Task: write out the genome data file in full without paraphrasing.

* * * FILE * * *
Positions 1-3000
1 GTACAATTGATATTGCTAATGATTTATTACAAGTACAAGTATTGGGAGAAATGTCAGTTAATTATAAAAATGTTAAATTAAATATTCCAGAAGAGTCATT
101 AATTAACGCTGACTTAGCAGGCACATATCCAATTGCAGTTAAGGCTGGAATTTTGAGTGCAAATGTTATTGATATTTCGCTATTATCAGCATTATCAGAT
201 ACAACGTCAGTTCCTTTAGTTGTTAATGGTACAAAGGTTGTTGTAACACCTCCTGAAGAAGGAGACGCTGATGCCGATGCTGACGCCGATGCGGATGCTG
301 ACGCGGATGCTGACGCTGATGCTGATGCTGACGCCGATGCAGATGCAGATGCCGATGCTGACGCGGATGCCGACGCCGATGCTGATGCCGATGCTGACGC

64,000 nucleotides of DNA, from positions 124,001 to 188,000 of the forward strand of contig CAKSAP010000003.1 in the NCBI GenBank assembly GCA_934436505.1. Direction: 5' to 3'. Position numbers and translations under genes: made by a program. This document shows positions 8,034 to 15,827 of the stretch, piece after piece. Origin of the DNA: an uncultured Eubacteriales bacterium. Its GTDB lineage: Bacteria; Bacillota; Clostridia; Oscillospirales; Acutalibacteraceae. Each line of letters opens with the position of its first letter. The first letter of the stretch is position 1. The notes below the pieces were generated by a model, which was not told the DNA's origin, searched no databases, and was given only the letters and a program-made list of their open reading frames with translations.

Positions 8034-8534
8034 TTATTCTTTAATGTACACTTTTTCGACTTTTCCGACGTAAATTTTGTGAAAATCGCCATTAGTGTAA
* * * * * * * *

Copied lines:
Positions 1-3000
1 GTACAATTGATATTGCTAATGATTTATTACAAGTACAAGTATTGGGAGAAATGTCAGTTAATTATAAAAATGTTAAATTAAATATTCCAGAAGAGTCATT
101 AATTAACGCTGACTTAGCAGGCACATATCCAATTGCAGTTAAGGCTGGAATTTTGAGTGCAAATGTTATTGATATTTCGCTATTATCAGCATTATCAGAT
201 ACAACGTCAGTTCCTTTAGTTGTTAATGGTACAAAGGTTGTTGTAACACCTCCTGAAGAAGGAGACGCTGATGCCGATGCTGACGCCGATGCGGATGCTG
301 ACGCGGATGCTGACGCTGATGCTGATGCTGACGCCGATGCAGATGCAGATGCCGATGCTGACGCGGATGCCGACGCCGATGCTGATGCCGATGCTGACGC

64,000 nucleotides of DNA, from positions 124,001 to 188,000 of the forward strand of contig CAKSAP010000003.1 in the NCBI GenBank assembly GCA_934436505.1. Direction: 5' to 3'. Position numbers and translations under genes: made by a program. This document shows positions 8,034 to 15,827 of the stretch, piece after piece. Origin of the DNA: an uncultured Eubacteriales bacterium. Its GTDB lineage: Bacteria; Bacillota; Clostridia; Oscillospirales; Acutalibacteraceae. Each line of letters opens with the position of its first letter. The first letter of the stretch is position 1. The notes below the pieces were generated by a model, which was not told the DNA's origin, searched no databases, and was given only the letters and a program-made list of their open reading frames with translations.

Positions 8034-8534
8034 TTATTCTTTAATGTACACTTTTTCGACTTTTCCGACGTAAATTTTGTGAAAATCGCCATTAGTGTAA